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The latest ceasefire plan in Ukraine won’t spare Russia from more financial pain

Russian President Vladimir Putin attends a signing ceremony with his Mongolian counterpart Tsakhia Elbegdorj (not pictured) at the national parliament building in Ulan Bator, September 3, 2014.
Reuters/B. Rentsendorj
  • Jason Karaian
By Jason Karaian

Global finance and economics editor

Published This article is more than 2 years old.

Another day, another ceasefire. Markets rallied on news of a truce between Ukrainian troops and pro-Russian rebels. The details are sketchy, but a 12-point plan agreed between combatants mentions an end to the shooting, a prisoner exchange, and a retreat from urban areas as conditions.

We’ve seen this movie before. Markets jumped earlier this week when Ukrainian president Petro Poroshenko said he had hammered out a “permanent ceasefire” plan with Russian president Vladimir Putin. But Kyiv and Moscow both walked back that statement almost immediately, and fierce fighting continued throughout eastern Ukraine. Markets gave up some of their gains, before today’s re-run of a similar script fuelled a rally on renewed hope of an end to the fighting.

With the latest ceasefire only a few hours old, Western leaders appear to be going by the “fool me once” doctrine. US president Barack Obama said he’s “hopeful but skeptical” that the truce will hold. US and EU leaders say they will tighten sanctions against Russia, regardless of the latest developments: ”Be in no doubt,” British prime minister David Cameron said. “The sanctions go ahead as announced.” The Financial Times has published excerpts from a working draft of new financial- and energy-related sanctions now under discussion in European capitals (paywall).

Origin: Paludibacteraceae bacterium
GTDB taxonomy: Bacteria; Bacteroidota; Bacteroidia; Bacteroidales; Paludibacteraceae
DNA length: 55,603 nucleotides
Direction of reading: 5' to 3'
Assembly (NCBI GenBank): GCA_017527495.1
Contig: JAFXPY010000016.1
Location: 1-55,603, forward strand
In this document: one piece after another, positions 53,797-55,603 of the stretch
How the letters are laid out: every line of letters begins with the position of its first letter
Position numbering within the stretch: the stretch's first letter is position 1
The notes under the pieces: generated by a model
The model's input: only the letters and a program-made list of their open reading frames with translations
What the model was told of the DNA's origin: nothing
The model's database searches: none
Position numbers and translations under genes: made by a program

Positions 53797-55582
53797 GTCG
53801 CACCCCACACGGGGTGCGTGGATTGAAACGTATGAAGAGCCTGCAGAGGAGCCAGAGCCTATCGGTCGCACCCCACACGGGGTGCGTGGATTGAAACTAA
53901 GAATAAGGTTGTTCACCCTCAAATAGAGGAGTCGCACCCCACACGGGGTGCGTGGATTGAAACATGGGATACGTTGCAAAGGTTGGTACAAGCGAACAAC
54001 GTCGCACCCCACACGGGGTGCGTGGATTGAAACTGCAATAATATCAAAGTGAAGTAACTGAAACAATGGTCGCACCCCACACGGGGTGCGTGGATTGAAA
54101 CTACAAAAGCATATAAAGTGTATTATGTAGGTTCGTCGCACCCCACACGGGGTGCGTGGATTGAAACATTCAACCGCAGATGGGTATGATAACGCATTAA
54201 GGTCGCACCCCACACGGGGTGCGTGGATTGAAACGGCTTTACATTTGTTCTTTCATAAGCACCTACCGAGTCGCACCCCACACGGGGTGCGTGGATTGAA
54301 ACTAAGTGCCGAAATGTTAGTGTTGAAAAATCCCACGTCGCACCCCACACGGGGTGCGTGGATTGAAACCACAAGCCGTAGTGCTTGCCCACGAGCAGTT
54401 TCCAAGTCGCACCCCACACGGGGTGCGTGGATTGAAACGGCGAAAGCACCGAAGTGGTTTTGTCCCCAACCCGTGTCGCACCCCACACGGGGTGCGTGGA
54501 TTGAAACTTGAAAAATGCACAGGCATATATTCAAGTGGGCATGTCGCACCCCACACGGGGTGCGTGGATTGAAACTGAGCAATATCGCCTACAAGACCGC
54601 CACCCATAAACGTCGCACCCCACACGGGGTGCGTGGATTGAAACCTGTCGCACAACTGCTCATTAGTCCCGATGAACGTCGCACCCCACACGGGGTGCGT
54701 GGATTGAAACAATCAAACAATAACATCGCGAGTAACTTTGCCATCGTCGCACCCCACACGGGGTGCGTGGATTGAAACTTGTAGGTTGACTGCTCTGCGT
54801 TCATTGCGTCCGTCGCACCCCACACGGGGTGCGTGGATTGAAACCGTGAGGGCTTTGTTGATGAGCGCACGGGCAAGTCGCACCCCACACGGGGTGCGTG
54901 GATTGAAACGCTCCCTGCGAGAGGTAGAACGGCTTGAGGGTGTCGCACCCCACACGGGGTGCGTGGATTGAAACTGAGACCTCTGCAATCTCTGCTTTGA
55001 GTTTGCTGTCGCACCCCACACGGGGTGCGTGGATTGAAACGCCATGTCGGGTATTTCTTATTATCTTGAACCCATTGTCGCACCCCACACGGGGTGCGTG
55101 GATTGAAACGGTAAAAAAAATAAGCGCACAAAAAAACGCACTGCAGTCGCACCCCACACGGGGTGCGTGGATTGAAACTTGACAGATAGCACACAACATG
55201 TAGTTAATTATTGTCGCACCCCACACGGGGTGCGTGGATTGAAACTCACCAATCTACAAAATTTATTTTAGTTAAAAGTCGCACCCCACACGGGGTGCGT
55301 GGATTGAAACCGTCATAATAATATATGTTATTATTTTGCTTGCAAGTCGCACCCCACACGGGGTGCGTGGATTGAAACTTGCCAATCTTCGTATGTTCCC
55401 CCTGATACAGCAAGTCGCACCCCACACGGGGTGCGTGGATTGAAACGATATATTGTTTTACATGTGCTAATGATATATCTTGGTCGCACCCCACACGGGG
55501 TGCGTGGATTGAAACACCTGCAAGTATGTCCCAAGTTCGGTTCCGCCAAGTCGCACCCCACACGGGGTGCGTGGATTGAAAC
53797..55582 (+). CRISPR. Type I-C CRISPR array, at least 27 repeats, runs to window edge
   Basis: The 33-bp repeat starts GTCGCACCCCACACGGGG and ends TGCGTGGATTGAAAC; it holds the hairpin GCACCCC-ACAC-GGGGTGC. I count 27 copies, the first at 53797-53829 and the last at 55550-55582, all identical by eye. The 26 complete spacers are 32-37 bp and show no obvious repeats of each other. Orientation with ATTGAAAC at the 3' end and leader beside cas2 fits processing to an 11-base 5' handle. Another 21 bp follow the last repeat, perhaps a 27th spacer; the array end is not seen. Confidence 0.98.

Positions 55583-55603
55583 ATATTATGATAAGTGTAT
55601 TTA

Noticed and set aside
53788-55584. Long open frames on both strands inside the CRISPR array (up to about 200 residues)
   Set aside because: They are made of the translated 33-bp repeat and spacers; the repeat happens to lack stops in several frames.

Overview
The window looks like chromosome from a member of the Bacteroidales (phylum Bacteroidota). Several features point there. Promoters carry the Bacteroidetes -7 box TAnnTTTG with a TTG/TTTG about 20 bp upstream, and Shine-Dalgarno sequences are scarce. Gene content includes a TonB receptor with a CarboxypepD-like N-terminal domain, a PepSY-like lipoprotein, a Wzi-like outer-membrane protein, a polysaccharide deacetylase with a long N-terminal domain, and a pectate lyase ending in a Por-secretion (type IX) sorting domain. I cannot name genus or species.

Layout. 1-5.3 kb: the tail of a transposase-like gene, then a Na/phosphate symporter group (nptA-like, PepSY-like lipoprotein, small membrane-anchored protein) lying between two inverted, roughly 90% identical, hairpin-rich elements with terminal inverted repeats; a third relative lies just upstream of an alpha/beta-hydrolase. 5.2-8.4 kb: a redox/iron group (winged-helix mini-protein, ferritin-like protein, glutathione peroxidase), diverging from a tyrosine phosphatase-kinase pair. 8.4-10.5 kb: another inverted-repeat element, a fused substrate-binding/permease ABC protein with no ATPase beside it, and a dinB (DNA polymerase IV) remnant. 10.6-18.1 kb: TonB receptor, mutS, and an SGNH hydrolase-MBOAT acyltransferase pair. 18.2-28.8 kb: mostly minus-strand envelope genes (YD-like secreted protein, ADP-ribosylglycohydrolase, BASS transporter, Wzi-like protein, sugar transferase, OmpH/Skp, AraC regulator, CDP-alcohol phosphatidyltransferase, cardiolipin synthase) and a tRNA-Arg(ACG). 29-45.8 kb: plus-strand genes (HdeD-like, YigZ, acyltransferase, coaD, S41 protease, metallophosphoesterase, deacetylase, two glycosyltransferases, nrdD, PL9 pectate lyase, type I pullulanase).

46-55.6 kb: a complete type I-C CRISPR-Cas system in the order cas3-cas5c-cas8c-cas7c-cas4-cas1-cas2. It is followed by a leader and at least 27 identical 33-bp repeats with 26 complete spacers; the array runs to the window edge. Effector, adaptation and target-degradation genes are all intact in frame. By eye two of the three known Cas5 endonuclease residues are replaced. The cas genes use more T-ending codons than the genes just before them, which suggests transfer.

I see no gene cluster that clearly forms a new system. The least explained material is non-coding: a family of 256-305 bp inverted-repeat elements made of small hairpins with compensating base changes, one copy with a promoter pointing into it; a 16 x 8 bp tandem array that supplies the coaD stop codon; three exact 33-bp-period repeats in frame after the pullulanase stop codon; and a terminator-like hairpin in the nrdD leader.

Meanwhile, in Russia, officials have been revising their economic forecasts lower, but they are still generally more bullish than private analysts. A hasty pivot to find new business partners in finance and energy won’t come soon enough to spare Russia’s stagnant economy more pain. Ordinary Russians are showing defiance in the face of the Western squeeze, most visibly in a patriotic response to the Kremlin’s retaliatory ban on Western food imports (paywall). A few more months of double-digit food price inflation may test their resolve.

Tellingly, the ruble is not rallying alongside Russian stocks today. Brave bargain hunters may see promise in punting on Russian stocks, which nonetheless remain at rock-bottom valuations despite the ceasefire-inspired rallies. The fragile ruble reflects the continued flight of capital from Russia, which is rapid enough—perhaps up to $200 billion this year alone—to make a big dent in its sizable reserves. This erodes a crucial buffer for the country now that global capital markets are largely closed to it.

The risks of tighter sanctions and unpredictable policies makes most Russian assets “unanalyzable,” an emerging-markets fund manager told Quartz. He said that the bump after this week’s first ceasefire announcement gave him a chance to open a short position on the ruble, since he believes any rally will soon be reversed. (And so it proved.) “Putin,” he said, “is an absolute genius at creating confusion.”

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